with an extra hour in the day, i would...

Survival of the Creative and Playful

with an extra hour in the day, i would...

There’s always something that gets me through the two most stressful times of year for a student. Last term, it was Pinterest, Diana Gabaldon‘s Outlander series on audio book, and the Conquist game for iPhone. This spring, it’s the discovery of the joy of Tumblr, Twilight on audio book, and DrawSomething for iPhone.

I also take frequent food breaks. On a diet like the Whole30, it’s possible I look forward to the food less than I did when my snacking included things like salt and vinegar Crispers, chocolate, and cheese and crackers.

The ability to look forward to something, even when it seems like there is no light at the end of the papers-and-exams tunnel, helps propel me through the long minutes and hours alone at my kitchen table.

Three weeks and counting…

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Outlander

Playing Favourites: Fiction genius Diana Gabaldon

If you are a fiction lover that hasn’t yet discovered Diana Gabaldon, you just might die and go to heaven when you do.

A friend of mine introduced me to the Outlander series four or five years ago, and it was one of the kindest and most hazardous things she could have done for me. Thanks, Judy!

Outlander
Outlander (Book 1)

Genius Gabaldon set out to merely experiment with fiction, and so she combined everything in one novel: romance (yes, and sex), mystery, history, mythology, warfare, medicine, time-travel…! Yes, I said time-travel.

The result is pure genius. Sorry, I’m gushing. I’m a bit of a historic fiction whore. Contemporary stuff tends to depress me, while historic stuff, if well-written, can carry me away: a true escapism that is at once delicious and dangerous.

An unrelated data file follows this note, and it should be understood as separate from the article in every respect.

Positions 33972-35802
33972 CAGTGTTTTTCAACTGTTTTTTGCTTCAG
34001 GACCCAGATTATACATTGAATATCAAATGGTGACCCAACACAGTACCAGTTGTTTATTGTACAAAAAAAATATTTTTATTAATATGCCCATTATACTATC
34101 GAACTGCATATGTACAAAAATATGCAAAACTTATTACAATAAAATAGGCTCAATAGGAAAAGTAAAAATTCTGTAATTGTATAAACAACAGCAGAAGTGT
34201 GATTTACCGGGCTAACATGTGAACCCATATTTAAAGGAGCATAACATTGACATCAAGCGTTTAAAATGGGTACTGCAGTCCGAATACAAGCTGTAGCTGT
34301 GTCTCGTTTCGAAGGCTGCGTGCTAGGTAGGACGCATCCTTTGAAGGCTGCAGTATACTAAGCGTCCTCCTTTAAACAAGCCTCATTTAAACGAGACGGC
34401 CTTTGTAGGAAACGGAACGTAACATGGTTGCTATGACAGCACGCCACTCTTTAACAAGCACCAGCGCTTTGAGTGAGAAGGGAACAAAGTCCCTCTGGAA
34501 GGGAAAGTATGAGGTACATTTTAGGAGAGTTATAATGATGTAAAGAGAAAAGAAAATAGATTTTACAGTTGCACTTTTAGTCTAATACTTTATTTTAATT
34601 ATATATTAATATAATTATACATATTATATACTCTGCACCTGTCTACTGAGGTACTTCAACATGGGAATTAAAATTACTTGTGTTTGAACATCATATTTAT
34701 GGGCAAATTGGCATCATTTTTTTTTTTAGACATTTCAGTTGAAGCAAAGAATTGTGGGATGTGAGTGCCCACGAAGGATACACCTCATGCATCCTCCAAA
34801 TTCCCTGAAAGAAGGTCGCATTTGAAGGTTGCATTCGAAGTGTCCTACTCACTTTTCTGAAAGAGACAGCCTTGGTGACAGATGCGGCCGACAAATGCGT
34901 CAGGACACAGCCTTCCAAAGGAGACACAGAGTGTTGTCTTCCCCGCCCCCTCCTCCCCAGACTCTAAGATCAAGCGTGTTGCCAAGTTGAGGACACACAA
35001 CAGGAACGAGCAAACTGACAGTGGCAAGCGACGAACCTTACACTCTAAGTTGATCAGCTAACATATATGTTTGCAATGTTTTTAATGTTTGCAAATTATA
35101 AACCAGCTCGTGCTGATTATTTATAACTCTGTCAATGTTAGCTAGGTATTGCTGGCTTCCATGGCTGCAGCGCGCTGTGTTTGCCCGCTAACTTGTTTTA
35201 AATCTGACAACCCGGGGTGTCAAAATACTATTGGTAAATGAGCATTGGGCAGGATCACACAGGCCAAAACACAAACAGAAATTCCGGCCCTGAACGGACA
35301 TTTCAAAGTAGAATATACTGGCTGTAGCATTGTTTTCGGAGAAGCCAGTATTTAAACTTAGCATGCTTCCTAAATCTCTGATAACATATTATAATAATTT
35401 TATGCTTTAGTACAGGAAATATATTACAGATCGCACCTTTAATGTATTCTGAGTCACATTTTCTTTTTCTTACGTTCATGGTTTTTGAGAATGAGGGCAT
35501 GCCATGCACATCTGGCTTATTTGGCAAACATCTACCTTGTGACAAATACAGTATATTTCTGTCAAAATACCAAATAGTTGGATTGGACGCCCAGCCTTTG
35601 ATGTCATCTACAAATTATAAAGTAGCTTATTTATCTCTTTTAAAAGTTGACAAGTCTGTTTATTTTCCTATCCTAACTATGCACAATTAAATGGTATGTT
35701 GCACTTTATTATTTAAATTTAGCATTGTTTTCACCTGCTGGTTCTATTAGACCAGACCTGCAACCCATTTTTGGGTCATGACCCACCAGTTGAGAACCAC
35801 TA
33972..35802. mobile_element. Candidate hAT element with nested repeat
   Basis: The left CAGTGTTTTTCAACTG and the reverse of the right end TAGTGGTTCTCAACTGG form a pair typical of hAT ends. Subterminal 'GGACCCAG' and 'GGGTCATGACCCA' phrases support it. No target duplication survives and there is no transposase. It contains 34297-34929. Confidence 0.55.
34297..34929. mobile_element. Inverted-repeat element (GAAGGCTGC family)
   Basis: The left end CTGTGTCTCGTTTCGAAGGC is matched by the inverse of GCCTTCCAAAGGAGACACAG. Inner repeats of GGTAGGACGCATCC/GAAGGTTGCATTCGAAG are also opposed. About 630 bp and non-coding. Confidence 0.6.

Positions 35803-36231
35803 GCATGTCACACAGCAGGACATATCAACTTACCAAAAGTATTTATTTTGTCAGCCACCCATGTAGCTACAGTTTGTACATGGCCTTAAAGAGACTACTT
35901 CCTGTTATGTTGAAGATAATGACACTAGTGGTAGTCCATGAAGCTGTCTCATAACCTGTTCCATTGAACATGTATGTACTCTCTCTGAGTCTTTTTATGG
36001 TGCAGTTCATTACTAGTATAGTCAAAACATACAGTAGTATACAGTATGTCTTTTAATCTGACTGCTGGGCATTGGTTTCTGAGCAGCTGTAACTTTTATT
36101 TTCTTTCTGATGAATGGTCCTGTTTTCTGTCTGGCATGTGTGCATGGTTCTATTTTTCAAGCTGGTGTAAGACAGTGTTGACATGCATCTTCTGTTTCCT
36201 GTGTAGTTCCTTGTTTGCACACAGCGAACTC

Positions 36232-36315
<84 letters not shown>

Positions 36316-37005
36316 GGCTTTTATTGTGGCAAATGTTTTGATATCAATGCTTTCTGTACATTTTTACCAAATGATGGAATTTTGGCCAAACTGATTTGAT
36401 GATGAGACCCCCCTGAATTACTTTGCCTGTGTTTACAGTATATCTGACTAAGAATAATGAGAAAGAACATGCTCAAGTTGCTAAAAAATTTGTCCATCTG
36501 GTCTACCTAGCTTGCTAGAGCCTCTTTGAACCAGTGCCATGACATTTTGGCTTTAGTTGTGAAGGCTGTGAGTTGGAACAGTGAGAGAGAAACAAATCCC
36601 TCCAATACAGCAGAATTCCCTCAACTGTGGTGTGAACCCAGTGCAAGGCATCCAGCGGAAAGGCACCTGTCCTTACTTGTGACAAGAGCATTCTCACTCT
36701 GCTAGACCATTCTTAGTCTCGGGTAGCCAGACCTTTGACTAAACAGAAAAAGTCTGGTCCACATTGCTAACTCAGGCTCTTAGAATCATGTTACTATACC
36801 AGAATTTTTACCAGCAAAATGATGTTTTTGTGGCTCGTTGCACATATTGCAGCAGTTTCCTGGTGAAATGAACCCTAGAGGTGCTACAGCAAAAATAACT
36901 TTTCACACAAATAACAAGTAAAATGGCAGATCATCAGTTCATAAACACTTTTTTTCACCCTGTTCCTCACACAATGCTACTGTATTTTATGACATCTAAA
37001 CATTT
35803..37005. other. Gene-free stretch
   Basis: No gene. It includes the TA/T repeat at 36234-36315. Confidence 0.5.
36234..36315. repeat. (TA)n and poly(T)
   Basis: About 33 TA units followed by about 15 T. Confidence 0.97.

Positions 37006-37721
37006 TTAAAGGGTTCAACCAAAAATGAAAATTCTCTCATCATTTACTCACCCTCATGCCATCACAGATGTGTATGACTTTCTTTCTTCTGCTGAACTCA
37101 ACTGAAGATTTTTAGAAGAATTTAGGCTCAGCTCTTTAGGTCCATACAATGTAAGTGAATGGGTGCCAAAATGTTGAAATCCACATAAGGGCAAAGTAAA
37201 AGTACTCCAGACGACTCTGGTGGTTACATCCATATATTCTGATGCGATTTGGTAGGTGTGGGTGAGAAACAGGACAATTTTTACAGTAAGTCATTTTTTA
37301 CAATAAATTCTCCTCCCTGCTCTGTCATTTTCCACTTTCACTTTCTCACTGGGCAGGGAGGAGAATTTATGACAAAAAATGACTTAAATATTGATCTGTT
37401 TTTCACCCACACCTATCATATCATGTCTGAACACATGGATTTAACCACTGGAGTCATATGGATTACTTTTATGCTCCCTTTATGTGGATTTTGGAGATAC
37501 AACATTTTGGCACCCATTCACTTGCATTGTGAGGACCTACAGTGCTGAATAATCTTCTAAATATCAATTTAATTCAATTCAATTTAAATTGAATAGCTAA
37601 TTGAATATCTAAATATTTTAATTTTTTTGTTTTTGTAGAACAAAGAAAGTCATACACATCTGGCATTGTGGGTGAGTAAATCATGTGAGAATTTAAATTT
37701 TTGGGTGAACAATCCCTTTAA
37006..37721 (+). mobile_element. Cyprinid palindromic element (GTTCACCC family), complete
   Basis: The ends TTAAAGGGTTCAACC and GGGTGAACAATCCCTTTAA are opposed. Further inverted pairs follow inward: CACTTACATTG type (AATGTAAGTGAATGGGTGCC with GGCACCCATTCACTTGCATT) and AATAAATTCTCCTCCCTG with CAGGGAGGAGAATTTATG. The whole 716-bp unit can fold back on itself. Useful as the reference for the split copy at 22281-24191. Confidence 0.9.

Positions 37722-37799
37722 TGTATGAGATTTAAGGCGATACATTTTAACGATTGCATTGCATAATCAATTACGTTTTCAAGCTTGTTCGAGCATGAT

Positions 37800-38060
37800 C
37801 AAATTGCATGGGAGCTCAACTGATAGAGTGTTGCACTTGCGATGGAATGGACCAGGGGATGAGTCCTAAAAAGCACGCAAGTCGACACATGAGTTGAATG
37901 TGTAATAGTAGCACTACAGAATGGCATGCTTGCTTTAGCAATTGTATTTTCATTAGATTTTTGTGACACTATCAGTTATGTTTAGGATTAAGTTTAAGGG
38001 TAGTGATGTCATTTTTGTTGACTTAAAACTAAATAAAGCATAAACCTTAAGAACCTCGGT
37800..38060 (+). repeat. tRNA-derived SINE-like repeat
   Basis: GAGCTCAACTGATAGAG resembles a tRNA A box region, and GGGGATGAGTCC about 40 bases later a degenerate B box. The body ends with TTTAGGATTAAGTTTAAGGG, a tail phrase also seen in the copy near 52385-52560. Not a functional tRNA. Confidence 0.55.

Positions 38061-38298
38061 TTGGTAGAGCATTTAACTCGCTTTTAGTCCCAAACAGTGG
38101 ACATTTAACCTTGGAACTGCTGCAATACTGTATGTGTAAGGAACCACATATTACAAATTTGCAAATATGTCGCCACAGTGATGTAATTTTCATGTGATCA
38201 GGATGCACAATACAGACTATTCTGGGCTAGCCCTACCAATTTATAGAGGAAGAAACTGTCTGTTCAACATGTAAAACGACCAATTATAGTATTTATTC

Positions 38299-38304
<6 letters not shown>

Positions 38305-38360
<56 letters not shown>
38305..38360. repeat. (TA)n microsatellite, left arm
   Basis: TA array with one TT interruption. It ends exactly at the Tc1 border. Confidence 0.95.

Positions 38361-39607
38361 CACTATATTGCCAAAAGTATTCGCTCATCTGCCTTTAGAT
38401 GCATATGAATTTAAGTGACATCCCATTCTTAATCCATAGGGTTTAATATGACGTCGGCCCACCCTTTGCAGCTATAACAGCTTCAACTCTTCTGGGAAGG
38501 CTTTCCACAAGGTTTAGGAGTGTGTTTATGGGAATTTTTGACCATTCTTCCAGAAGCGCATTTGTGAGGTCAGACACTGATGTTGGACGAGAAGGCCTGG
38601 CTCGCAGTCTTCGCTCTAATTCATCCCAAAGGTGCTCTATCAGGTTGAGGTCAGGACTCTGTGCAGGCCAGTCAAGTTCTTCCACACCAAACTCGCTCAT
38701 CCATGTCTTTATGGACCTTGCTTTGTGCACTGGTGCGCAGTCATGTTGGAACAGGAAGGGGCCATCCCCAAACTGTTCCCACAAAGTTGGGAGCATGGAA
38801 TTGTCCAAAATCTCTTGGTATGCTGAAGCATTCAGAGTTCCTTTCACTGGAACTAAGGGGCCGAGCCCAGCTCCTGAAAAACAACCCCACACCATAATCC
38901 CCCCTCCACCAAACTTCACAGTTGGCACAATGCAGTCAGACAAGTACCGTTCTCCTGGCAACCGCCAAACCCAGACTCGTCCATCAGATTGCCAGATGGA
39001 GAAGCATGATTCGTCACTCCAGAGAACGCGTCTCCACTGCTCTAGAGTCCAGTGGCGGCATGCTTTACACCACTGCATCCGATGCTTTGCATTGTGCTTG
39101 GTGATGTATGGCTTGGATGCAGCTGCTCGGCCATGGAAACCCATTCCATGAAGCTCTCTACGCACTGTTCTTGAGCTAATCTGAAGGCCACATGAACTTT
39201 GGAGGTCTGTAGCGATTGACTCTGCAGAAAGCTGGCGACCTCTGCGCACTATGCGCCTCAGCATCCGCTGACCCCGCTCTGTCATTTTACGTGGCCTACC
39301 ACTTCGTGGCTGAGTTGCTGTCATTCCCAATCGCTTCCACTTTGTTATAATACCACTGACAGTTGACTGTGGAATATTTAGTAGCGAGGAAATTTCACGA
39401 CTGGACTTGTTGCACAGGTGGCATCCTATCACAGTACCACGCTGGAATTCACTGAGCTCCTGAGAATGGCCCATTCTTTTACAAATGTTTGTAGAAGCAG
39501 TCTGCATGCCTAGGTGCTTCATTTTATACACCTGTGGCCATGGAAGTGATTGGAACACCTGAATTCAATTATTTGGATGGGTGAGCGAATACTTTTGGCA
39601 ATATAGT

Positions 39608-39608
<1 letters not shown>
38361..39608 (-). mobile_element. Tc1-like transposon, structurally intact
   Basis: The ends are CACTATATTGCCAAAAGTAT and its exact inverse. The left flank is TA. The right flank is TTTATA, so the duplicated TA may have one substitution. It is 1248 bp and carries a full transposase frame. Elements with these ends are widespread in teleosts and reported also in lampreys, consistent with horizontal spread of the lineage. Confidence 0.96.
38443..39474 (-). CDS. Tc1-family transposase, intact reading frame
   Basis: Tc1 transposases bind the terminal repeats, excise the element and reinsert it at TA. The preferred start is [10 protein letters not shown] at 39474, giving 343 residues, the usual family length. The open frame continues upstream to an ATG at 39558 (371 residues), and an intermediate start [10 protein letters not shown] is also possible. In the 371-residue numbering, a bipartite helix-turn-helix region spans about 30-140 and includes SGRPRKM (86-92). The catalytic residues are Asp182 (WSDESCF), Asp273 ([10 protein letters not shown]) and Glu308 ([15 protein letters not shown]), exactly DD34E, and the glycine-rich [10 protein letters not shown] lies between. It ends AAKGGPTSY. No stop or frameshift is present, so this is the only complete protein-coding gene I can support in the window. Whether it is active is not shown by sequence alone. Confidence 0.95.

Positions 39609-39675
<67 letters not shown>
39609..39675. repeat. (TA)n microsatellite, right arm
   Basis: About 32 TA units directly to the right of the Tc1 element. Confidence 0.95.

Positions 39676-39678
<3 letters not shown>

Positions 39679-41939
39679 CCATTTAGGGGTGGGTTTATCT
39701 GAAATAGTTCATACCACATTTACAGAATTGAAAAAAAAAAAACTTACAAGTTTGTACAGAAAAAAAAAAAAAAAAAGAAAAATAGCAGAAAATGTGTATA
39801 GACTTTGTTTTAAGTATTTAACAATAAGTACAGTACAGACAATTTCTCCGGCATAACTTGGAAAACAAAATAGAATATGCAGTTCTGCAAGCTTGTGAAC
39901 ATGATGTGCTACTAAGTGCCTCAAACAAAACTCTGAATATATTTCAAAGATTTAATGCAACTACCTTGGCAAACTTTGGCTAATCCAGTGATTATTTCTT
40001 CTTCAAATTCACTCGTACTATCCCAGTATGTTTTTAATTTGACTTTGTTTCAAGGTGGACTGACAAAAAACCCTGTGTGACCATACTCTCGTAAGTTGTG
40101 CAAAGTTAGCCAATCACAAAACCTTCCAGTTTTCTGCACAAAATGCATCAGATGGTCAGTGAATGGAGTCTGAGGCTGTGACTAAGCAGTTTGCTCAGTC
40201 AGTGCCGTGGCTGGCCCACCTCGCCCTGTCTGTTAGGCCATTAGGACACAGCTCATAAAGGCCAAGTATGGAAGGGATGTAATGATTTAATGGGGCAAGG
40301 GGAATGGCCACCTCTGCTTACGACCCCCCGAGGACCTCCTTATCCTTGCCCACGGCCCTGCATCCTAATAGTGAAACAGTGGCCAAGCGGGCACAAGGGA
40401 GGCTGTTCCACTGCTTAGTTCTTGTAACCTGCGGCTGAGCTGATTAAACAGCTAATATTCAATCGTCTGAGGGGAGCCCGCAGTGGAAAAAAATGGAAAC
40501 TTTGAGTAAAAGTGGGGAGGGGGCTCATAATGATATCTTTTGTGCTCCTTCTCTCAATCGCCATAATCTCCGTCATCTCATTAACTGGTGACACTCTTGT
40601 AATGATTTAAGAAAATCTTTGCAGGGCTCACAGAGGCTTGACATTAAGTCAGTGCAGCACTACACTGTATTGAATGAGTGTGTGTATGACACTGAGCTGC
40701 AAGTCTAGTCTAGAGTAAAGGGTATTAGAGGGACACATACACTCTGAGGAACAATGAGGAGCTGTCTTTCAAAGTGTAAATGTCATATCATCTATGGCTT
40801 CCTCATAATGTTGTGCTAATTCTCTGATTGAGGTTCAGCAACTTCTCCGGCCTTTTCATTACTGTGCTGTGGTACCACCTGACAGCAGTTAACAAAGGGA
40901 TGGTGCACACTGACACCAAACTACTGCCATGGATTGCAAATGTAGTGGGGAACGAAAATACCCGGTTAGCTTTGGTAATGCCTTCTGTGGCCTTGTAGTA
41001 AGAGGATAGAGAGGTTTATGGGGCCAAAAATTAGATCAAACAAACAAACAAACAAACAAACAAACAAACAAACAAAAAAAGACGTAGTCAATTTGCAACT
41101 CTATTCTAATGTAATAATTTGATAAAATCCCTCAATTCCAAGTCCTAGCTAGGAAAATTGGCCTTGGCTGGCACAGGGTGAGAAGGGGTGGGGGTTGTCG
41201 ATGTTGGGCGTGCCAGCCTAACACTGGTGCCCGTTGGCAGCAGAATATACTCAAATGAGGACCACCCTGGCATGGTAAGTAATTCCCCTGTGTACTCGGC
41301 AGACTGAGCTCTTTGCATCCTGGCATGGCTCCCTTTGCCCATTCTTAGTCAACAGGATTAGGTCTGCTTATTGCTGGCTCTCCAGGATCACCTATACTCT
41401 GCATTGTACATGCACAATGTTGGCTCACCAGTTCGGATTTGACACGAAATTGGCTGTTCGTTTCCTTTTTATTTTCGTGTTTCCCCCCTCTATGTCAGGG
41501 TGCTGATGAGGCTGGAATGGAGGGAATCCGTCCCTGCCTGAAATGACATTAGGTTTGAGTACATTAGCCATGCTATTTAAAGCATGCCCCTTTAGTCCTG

Gabaldon has a rare gift of imbuing characters with so much life that their story goes on and on and on… for 7 going on 8 fat, juicy books now, with no sense that they are reaching the end of their vitality.

From the Scottish highlands to pre-Civil War America to King Louis of France to the America of the 80s, Gabaldon’s storylines span the globe and over two hundred years of history, bringing to life historical characters, languages, and ideologies in a way few history textbooks could. This lady has done her research, and presents it, intertwined with brilliantly-written fiction, in a fascinating storyline I can’t get enough of.

And I’m not alone: thousands of people (okay, mostly women) around the world have become Gabaldon-philes, and I tend to infect those around me from time to time.

She even has a graphic novel that complements the series! Okay, she didn’t do the drawing, but for me, the fact that she has a whole pile of juicy fat novels, a spin-off series, AND a graphic novel is further icing on the cake that is her mastery.

A page from Exile.
A page from Exile.

Enough already. Just go read the dang books! Raid your library (I can pretty much guarantee they’re there). Ask the women you know. Just don’t miss out.

That is, if you’re a historical fiction lover. If not, sorry: this post is not for you.

(A note for those who aren’t used to reading historical novels, but are intrigued: the first book starts a bit slowly, but hang in there and it will all be worth it. I promise!)